24/05/2019 7:59 PM IST | Updated 24/05/2019 7:59 PM IST

How Did Congress Lose Rajasthan, Madhya Pradesh And Chhattisgarh So Badly?

The assembly election results last year had been taken as a sign of revival for the Rahul Gandhi-led party.

SAJJAD HUSSAIN via Getty Images
Indian National Congress Party president Rahul Gandhi gestures as he speaks during a press conference at the party headquarters in New Delhi on May 23, 2019. 

NEW DELHI—In December 2018, when the Congress dislodged the Bharatiya Janata Party-led governments in the three Hindi heartland states of Rajasthan, Madhya Pradesh and Chattisgarh following closely contested assembly elections, it was seen as a revival of the Rahul-Gandhi-led party’s prospects for the 2019 Lok Sabha election.

But Thursday’s sweeping results in favour of the BJP in the three states show that the Congress failed to capitalise and build on its gains during the assembly elections, instead registering a disastrous performance in the general election.

The Congress won just 1 seat in Madhya Pradesh, two in Chhattisgarh and failed to win anything in Rajasthan.

On Thursday evening, addressing workers after the massive mandate, BJP president Amit Shah indicated just how important this turnaround performance was for his party. He reminded his audience that in December 2018, after adverse results for the three states came in, he told party workers, “Congress has surely won, but we haven’t lost.”

He wasn’t wrong. In both Rajasthan and Madhya Pradesh, a look at the net vote shares for the two parties showed that there wasn’t much difference. Only in Chhattisgarh did the Congress effectively trounce the BJP-led government. 

When results for elections 2019 began trickling in on Thursday, it became clear that the BJP had won 62 out of 65 seats in the three states.

After this overwhelming defeat, key Congress leaders in the three Hindi heartland states, like their counterparts elsewhere in the country, briefly emerged to give stock reactions accepting defeat but did not discuss details publicly.

HuffPost India reached out to pollsters and senior Congress politicians from the three states to understand what the Congress did wrong and the BJP did right.


1) Dr. Sanjay Lodha, Lokniti Network, Rajasthan

First, the BJP was far ahead organisationally. It did everything in an organised way. The Congress was relatively weak. I expected the BJP to win 20-23 seats and 2-5 seats for the Congress party but the BJP did even better than that.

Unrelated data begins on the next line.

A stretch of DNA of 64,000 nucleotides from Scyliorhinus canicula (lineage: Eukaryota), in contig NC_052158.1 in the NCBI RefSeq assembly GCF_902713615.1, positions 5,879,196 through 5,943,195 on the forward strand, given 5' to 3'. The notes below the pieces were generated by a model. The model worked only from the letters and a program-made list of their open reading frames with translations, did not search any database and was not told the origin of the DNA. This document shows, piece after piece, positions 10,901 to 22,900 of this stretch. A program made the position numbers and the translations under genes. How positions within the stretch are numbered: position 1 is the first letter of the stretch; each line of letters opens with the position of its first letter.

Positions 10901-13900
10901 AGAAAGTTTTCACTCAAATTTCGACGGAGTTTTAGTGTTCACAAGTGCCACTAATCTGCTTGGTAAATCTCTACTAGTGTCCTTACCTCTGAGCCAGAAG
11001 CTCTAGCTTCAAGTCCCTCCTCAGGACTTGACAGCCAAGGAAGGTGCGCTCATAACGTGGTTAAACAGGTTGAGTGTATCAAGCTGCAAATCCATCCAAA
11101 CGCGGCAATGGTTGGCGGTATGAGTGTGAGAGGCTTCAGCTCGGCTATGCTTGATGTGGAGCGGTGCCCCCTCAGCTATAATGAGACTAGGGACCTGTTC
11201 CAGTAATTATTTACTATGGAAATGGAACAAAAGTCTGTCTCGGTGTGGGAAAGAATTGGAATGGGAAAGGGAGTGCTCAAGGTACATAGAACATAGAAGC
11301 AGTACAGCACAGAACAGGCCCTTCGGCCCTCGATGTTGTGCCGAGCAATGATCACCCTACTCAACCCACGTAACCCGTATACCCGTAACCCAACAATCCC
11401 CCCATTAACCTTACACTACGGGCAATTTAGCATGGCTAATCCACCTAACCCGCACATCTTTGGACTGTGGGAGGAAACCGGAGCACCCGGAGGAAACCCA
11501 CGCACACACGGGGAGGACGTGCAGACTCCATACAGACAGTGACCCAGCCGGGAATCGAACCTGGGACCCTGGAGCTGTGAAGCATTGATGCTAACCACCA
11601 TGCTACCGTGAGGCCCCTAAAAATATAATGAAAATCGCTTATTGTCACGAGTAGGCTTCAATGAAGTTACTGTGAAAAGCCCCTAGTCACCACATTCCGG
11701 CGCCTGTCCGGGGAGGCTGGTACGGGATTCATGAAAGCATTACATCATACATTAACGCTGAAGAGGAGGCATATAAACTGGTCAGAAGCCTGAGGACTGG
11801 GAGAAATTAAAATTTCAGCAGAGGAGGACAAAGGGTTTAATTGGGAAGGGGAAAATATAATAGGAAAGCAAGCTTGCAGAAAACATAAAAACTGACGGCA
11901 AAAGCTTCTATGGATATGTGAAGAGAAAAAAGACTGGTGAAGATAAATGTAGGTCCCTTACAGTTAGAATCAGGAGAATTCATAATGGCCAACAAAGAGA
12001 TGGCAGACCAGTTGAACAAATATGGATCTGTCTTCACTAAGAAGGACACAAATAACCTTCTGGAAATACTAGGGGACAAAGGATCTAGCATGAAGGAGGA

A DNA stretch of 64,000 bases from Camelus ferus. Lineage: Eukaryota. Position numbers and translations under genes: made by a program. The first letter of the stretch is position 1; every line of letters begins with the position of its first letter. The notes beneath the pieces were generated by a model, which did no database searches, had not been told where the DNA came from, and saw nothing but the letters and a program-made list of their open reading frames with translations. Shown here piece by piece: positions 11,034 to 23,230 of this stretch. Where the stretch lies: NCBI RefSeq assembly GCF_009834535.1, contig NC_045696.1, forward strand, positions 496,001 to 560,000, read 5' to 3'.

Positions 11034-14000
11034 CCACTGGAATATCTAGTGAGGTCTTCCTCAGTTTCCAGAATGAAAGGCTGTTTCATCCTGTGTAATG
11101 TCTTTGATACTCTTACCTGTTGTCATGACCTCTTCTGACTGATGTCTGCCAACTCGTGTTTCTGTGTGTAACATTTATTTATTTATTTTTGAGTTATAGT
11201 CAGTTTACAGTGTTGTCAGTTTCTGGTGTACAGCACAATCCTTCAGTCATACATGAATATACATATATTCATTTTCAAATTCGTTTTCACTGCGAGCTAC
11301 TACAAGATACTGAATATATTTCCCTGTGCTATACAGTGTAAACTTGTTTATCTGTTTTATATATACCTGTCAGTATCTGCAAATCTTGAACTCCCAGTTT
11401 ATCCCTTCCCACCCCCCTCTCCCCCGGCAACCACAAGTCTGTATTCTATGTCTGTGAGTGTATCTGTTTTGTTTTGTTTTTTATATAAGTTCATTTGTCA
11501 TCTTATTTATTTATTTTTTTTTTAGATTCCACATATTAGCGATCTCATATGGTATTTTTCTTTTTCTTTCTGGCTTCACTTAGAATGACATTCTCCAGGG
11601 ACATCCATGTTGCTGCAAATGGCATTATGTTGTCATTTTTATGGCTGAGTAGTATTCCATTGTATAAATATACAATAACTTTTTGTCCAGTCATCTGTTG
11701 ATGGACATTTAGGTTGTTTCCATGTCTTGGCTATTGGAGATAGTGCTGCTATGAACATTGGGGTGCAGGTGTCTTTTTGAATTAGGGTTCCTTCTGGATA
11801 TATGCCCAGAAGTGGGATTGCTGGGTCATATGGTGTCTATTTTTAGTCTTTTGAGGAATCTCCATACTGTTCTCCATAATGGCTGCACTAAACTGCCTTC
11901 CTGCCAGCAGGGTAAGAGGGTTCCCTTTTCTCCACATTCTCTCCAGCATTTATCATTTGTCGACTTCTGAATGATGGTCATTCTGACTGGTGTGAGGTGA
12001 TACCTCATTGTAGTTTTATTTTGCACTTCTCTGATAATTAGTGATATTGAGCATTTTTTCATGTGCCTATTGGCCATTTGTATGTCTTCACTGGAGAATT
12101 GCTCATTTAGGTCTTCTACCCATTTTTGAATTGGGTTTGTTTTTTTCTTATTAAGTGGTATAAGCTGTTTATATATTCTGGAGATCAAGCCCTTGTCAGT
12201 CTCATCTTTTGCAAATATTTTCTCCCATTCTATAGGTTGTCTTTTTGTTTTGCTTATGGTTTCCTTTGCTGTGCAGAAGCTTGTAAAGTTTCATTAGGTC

If the Congress had entered into pre-poll alliances with smaller parties—Hanuman Beniwal’s party in West, Bharatiya Tribal Party in South and Bahujan Samaj Party in East— it could have won 7-8 seats in Rajasthan.

2) Ghanshyam Tiwari, veteran Rajasthan politician, Congress leader

The election was not held on issues. People voted in a burst of emotions. Since election was held on the basis of nationalism, battle against terrorism instead of issues on which it should have have been held, people voted in a burst of emotions that is why this kind of result has come.

In Rajasthan, election did not happen on the basis of the state’s issues. Things like Balakot, terrorism, nationalism became issues. This is the only reason for this kind of result. There is no meaning to the claim that Congress organisation was not as good as the BJP.   

Now a battle for protecting democracy and democratic institutions will have to be fought. The BJP won an election on the basis of nationalism but that card won’t work repeatedly.

Madhya Pradesh:

3) Yatindra Singh Sisodia,Lokniti Network, Madhya Pradesh

There were two major local issues here which the BJP raised aggressively during its poll campaign. It said the Rs 2 lakh loan waiver for farmers was only a promise, which wasn’t ever implemented by the government. The BJP could communicate this well even though this wasn’t true. The process of giving loan waivers was initiated and some beneficiaries received the waivers as well. But this is an issue of political communication; how you convince your electorate.